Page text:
Why Estonians Settled in Alberta
During the first decade of the 20th century the government of Prime Minister Wilfrid Laurier advertised in northern and eastern Europe the offer of free homesteads in the Canadian prairies to those willing to clear land and develop farms. This program became extremely popular and millions of Europeans facing poor prospects or living under repressive regimes emigrated to settle in the western provinces.
During this period, political and economic factors in Estonia led many families to emigrate to Alberta. Opposition to the Czarist regime and its Russification policy--the attempt to assimilate Estonians and other nationals in Russian-occupied eastern Europe in the late l9th and early 20th centuries--and economic difficulties making land acquisition almost impossible for the majority of small farmers, were among the main reasons for mass emigration at the turn of the century. While some agrarian reform took place in Estonia after the abortive Russian revolution of l905, the eldest son continued to inherit the family farm, leaving other siblings to look for land or jobs elsewhere.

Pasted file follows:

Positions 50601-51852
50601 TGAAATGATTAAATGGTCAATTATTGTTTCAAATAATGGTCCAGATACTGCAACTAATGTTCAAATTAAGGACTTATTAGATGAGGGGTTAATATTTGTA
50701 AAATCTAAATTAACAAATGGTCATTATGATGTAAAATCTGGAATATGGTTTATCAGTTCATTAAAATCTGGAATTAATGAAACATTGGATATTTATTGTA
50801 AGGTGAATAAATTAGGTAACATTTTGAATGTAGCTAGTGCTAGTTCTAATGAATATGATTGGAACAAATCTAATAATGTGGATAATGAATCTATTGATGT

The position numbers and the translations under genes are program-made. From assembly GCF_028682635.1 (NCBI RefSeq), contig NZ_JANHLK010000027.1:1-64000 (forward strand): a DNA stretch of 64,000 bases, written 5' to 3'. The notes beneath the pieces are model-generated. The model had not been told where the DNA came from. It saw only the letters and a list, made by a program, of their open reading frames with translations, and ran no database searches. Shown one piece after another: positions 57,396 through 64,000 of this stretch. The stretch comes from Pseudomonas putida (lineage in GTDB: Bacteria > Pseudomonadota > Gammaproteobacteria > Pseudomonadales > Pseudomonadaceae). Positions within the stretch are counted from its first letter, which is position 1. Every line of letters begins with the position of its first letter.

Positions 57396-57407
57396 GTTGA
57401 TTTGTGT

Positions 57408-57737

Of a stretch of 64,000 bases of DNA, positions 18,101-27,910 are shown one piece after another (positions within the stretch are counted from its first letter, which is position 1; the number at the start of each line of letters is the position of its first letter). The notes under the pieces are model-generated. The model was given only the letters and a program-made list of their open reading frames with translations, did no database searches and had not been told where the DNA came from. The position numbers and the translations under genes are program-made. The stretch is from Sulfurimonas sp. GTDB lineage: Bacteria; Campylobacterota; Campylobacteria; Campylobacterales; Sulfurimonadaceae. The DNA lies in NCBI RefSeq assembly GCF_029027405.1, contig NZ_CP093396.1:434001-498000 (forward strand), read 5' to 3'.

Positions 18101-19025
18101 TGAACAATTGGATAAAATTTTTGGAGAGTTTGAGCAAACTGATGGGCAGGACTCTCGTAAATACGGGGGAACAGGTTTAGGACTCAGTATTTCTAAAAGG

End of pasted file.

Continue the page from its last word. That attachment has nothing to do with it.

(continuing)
With the l905 revolution, the advent of new ideologies including those of Marx and Engels, and the subsequent Estonian revolt against the Czarist regime and powerful German landlords led to new waves of economic and political refugees. Several of these new emigrés settled in the Sylvan Lake area.
Many of these newcomers believed it was easier to build a new life and a better society in the New World than to fight repression in their homelands. Their idealism and views on agrarian reform deeply affected the Alberta community. The settlers drained the marshes and established farm and food co-operatives. These ideals, which other European immigrants also brought with them to communities in Alberta and Saskatchewan, eventually led to the co-operative movement in Western Canada.